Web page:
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Many of the poems in the Anthology are concerned with origins. The poets explore and consider these cultural identities in their poems. Write about their point of view - Blessing - Presents from my aunt in Pakistan - Ogun - Hurricane hits England.

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Poems from other cultures and traditions (identity) Many of the poems in the Anthology are concerned with origins. The poets explore and consider these cultural identities in their poems. Write about their point of view. 1. Blessing 2. Presents from my aunt in Pakistan 3. Ogun 4. Hurricane hits England These four poems are all concerned about the identity process and how people look to their past heritage for identity and for their sense of being. Blessing Imtiaz Dharker lives in India, in the city of Bombay. During the dry season, the temperature can reach 40 degrees. The poem is set in a vast area of temporary accommodation called Dharavi, on the outskirts of Bombay, where millions of migrants have gathered from other parts of India. Because it is not an official living area, there is always a shortage of water. The poem starts with a simple statement, there is never enough water, and shows what it is like to be without water. When the poet imagines water, it is so special it is compared to a god. When a water pipe bursts, we are shown how the community responds: they collect as much water as possible. The children enjoy the water and play in it. The poem is structured in four stanzas of different lengths. The poet starts new paragraphs at lines 3, 7 and 18. It is significant that short stanzas (with short, abrupt sentences) express what it is like to be without water, and longer stanzas (with flowing sentences) ...read more.


However, she is of no fixed nationality. This sounds a slightly threatening phrase (there's a similar one - 'of no fixed abode' - which is used in law courts when the defendant is homeless). The speaker imagines herself staring through fretwork at the beautiful Shalimar Gardens. In a confused voice, as if the girl cannot decide whether she is more Pakistani or English, wistfully, as if she regrets having lost her original culture Gratefully, as she thinks about the beautiful, exotic gifts. Ogun Brathwaite was born in Barbados in the Caribbean. After attending Cambridge University, he taught for seven years in West Africa, where the 18th-century slave-traders had operated, and where the ancestors of so many modern-day West Indians originated, before returning to Barbados. A sense of African culture as part of West Indian identity has remained important to Brathwaite, as to many West Indians. He adopted the African name 'Kamau' in place of the English name 'Edward' with which he had been baptised. Ogun is based on the poet's personal memories of his great uncle, Robert O'Neill, a carpenter and wood-carver. The poem describes the workshop and daily life of a highly skilled West Indian carpenter (lines 1-20). His livelihood is threatened by imported steel and formica furniture (lines 21-26). On Sundays, the carpenter becomes a sculptor; carving out of his imagination wooden figures which resemble the effigies of old African gods (lines 27-47). He is reminded of Africa and feels anger. The poem is arranged in couplets (pairs of lines), but there isn't a regular pattern to these couplets. ...read more.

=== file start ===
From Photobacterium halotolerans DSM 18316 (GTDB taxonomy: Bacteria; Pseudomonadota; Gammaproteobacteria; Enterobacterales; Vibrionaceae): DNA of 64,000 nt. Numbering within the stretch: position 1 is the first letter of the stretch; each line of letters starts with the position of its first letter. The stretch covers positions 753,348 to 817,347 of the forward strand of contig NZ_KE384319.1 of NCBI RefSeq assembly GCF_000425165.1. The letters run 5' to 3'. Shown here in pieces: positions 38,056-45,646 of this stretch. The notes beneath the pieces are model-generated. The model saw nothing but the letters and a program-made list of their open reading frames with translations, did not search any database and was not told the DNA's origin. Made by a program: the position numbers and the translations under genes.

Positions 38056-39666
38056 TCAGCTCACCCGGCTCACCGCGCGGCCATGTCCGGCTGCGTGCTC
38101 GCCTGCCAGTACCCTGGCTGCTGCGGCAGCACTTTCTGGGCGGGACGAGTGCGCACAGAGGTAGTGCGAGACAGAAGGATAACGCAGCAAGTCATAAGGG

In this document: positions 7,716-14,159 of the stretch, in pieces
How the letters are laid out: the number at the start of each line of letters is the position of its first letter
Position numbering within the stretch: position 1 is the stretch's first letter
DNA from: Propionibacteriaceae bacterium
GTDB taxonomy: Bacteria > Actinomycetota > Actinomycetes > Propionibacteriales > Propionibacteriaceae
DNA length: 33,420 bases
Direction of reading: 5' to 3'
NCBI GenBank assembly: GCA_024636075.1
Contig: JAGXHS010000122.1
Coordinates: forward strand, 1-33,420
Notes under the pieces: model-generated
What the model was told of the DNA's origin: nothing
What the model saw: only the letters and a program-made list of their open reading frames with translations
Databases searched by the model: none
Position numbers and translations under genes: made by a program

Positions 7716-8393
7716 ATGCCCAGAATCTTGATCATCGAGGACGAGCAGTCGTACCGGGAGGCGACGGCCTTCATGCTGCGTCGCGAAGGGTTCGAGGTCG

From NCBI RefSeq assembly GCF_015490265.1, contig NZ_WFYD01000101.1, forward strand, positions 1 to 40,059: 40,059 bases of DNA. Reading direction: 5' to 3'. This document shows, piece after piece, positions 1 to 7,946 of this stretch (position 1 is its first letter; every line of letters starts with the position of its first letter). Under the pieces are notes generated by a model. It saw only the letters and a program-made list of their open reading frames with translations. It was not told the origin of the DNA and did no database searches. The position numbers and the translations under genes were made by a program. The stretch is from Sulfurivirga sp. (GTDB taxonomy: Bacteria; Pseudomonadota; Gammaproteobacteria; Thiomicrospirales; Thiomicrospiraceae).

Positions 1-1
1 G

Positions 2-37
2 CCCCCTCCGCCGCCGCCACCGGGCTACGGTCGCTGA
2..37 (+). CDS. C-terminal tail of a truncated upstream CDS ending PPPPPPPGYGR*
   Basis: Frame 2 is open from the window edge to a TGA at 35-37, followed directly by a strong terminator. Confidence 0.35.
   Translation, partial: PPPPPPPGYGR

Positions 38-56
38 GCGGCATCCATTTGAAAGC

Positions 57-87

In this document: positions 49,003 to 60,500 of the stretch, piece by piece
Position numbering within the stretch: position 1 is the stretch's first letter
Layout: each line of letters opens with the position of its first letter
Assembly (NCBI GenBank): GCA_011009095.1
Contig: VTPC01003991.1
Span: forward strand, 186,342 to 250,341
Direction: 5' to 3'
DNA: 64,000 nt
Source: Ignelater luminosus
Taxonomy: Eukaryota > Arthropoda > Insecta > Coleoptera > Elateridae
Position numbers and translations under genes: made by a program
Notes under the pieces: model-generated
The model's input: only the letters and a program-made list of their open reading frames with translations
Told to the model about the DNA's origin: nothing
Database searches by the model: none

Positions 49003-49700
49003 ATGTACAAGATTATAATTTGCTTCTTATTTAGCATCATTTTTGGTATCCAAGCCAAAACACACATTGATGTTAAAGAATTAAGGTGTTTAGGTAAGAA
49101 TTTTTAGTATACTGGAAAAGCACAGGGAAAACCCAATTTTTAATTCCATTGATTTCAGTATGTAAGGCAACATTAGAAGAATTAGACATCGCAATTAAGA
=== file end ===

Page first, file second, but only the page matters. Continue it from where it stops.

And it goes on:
How can something be both fearful and reassuring? The speaker asks the gods she imagines in the hurricane a series of questions (line 13-27), but doesn't answer them directly. She asks: Why does the hurricane visit the English coast? Why do old tongues - the winds of the hurricane she remembers from her childhood - appear in new places? Why is there blinding illumination (lightning) when simultaneously the hurricane causes darkness by blowing down power lines? Is there anything that is also illuminated in herself? Why does the hurricane cause trees to be uprooted? Is there anything in her own life that becomes 'uprooted' as a result of the hurricane? In each of these four questions, she is trying to make sense of what is happening. The last question, which has a line to itself, appears to be the question to which the others lead up: O why is my heart unchained? The poem is full of natural imagery, mainly because it's about the effect of wind on landscape. For example, trees / Falling heavy as whales (line 23-24) is effective because the huge trees become like whales when the torrential rain that accompanies a hurricane makes the land become almost like a sea. The poem can be read in the following ways: In an excited way, to show how thrilled the woman is by the hurricane and the effect it has on her? In a mournful way, to emphasise how much she misses the place of her birth? In a grateful way, because the storm has reminded her of where she came from and helps her to realise that the same forces are at work in England? Martin Albazi ...read more.

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